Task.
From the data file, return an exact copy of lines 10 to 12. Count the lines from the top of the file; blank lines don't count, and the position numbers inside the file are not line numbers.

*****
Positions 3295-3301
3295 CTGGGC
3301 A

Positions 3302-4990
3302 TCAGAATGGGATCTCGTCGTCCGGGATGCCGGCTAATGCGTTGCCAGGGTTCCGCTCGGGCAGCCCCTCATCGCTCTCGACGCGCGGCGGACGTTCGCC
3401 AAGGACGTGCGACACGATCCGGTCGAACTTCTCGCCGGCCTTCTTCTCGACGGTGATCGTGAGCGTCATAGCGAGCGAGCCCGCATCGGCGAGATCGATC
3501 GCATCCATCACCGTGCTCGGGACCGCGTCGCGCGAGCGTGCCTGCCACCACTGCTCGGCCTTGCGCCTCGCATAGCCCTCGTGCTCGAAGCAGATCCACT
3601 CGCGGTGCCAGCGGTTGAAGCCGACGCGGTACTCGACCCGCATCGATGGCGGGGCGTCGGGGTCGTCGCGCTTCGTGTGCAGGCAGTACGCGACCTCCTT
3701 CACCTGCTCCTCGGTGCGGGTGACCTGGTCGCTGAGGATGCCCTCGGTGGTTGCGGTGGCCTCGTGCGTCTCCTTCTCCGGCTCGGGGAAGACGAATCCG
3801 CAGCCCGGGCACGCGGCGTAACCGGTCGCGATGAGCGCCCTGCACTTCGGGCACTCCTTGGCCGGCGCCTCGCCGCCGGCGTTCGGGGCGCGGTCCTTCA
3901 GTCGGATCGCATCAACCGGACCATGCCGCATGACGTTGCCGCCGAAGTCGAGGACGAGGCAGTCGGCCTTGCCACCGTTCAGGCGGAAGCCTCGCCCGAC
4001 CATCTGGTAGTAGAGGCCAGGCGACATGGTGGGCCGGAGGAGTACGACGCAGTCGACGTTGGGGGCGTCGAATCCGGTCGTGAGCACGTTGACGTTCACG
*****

3801 CAGCCCGGGCACGCGGCGTAACCGGTCGCGATGAGCGCCCTGCACTTCGGGCACTCCTTGGCCGGCGCCTCGCCGCCGGCGTTCGGGGCGCGGTCCTTCA
3901 GTCGGATCGCATCAACCGGACCATGCCGCATGACGTTGCCGCCGAAGTCGAGGACGAGGCAGTCGGCCTTGCCACCGTTCAGGCGGAAGCCTCGCCCGAC
4001 CATCTGGTAGTAGAGGCCAGGCGACATGGTGGGCCGGAGGAGTACGACGCAGTCGACGTTGGGGGCGTCGAATCCGGTCGTGAGCACGTTGACGTTCACG